Byker Community Planting was started by local residents during the pandemic. We now have the opportunity to take on a derelict plot of land on Byker Bank. We want to make it a safe space for residents of all ages, abilities and from different cultural backgrounds to grow healthy food for self-consumption. Any surplus food will be distributed through Byker Mutual Aid.
Plans for 2022-23 include:
Planting and growing activities for residents.
Free fruit, vegetables and herbs for participants, plus cooking tips.
Building planters from recycled materials.
Activity space for children's holiday activities.
Informal nutrition advice.
Signposting to training opportunities.
Distribution of surplus food through Byker Mutual Aid.
In the longer term we also want to offer:
Informal cooking classes.
A local market to sell some of the produce, cut flowers and handmade planters.
Small teams to help neighbours with garden maintenance.
Activity space for other local groups.
What we'll deliver:
- Transformation of 13.3m x 6m land into community growing space
- Transformation of former pigeon loft into space for woodworking and storage
- Outdoor cooking area with firepit and utensils
- Manual woodworking and gardening tools
- Selection of seeds and plants to start growing
- Planting and growing workshops
- Woodworking workshops (raised beds, planters)
- Wheelchair accessible path and handrails
Why it's a great idea:
As Byker residents we know that many of our neighbours have to deal with complex life challenges. Poverty rates are high (42% relative poverty amongst children in 2021). We know from experience that there is always substantial demand for free food.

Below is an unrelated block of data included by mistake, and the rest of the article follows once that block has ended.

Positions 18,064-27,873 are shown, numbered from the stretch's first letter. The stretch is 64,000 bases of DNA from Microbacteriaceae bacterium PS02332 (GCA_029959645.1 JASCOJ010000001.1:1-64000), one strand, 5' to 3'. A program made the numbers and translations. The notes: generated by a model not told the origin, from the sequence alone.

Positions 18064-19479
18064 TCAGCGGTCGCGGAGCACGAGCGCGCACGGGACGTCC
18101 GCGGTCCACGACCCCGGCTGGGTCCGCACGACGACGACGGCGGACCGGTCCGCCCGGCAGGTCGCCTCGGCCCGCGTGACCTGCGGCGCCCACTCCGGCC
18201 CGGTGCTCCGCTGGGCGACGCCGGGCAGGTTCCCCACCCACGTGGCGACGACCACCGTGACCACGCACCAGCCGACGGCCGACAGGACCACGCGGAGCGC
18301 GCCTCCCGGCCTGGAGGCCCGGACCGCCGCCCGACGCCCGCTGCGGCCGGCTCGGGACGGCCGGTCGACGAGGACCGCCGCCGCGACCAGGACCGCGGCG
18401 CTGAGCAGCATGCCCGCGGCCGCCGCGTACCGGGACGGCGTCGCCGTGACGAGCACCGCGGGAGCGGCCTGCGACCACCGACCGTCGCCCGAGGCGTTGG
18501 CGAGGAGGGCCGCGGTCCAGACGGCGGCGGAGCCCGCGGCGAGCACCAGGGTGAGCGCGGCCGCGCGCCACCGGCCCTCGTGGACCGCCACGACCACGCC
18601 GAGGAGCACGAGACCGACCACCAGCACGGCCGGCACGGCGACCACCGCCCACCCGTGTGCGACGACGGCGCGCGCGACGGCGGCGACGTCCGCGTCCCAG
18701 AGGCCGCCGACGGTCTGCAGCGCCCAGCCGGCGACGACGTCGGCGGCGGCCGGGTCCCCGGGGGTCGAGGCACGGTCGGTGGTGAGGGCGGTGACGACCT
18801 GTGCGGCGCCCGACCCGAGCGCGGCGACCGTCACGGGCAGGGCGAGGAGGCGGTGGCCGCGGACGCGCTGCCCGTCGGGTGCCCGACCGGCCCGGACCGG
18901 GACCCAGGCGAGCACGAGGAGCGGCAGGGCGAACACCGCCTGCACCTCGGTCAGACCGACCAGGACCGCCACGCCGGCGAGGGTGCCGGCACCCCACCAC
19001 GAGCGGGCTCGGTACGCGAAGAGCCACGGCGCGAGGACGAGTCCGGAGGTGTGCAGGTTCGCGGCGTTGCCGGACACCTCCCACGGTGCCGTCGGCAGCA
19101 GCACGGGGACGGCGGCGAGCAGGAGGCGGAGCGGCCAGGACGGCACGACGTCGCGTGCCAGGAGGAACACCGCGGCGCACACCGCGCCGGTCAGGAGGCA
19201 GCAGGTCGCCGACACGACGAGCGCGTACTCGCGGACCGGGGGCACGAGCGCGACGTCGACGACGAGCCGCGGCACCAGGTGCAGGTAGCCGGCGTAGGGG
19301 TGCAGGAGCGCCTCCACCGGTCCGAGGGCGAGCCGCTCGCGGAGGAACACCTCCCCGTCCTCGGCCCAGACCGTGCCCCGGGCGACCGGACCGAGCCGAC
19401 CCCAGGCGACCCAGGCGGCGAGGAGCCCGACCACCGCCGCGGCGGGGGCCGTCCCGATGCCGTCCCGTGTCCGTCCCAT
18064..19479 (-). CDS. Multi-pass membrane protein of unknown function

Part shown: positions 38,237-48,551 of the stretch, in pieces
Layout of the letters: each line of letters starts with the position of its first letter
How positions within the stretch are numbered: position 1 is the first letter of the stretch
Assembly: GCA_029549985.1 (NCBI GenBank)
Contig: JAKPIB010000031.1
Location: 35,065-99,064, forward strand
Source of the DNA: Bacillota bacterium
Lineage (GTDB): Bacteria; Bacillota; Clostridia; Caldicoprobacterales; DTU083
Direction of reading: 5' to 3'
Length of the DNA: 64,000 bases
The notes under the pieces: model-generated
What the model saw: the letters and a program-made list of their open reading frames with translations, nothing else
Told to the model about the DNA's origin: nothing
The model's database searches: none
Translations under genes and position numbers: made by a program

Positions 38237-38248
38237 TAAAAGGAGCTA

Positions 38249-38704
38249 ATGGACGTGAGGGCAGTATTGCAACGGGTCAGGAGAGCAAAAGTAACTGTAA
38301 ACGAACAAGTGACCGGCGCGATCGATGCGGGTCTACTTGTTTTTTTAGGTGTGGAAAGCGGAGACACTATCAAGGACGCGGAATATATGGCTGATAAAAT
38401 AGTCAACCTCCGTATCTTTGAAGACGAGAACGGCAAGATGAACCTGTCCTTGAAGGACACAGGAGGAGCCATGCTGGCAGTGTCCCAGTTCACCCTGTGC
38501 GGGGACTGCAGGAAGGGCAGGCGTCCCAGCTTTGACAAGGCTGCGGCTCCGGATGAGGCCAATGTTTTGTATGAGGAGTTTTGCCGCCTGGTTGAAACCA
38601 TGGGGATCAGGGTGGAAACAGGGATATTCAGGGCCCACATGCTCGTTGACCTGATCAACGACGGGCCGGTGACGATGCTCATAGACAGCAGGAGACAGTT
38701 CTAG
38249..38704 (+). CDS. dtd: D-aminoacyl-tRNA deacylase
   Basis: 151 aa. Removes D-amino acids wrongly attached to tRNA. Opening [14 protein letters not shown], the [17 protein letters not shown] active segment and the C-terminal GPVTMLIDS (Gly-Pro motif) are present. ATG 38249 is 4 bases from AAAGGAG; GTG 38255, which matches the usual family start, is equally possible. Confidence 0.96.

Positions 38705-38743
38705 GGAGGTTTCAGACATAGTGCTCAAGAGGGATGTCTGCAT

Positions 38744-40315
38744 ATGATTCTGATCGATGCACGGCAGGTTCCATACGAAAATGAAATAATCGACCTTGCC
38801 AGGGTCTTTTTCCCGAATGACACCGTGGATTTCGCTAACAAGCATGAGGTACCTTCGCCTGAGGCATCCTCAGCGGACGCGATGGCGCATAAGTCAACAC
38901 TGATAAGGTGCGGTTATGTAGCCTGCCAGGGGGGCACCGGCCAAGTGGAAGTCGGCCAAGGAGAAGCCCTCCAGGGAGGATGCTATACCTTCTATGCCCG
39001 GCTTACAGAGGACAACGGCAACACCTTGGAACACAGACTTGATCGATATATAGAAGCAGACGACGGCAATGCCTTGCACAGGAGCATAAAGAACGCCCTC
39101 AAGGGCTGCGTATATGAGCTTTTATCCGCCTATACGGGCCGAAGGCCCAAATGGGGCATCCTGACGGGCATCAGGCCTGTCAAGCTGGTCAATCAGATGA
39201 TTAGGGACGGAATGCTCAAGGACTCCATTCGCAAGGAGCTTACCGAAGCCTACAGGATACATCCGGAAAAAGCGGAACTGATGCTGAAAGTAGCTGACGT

This project will build on our existing knowledge and experience to
• involve residents of all ages and from different ethnic communities in outdoor activities;
• reduce isolation and further community cohesion;
• give them choice and agency;
• enable them to learn new skills;
• improve their physical and mental wellbeing;
• offer paid sessional work to residents;
• reduce food poverty.
Once up and running, the space will be available to use for other groups and different activities including holiday provision.
Steps to get it done:
- Repair and secure site - including installing new fence and building maintenance
- Recruit sessional workers and volunteers
- Ground work for removing rubble and dead growth from site
- Building and installation of raised beds
- Installation of pathways and hand rail
- Recruitment of participants
- Line beds and add soil
- Building of cooking area
- Planting starts
Our projects are designed to provide informal engagement and sessional employment opportunities to members of our community who are faced with multiple barriers.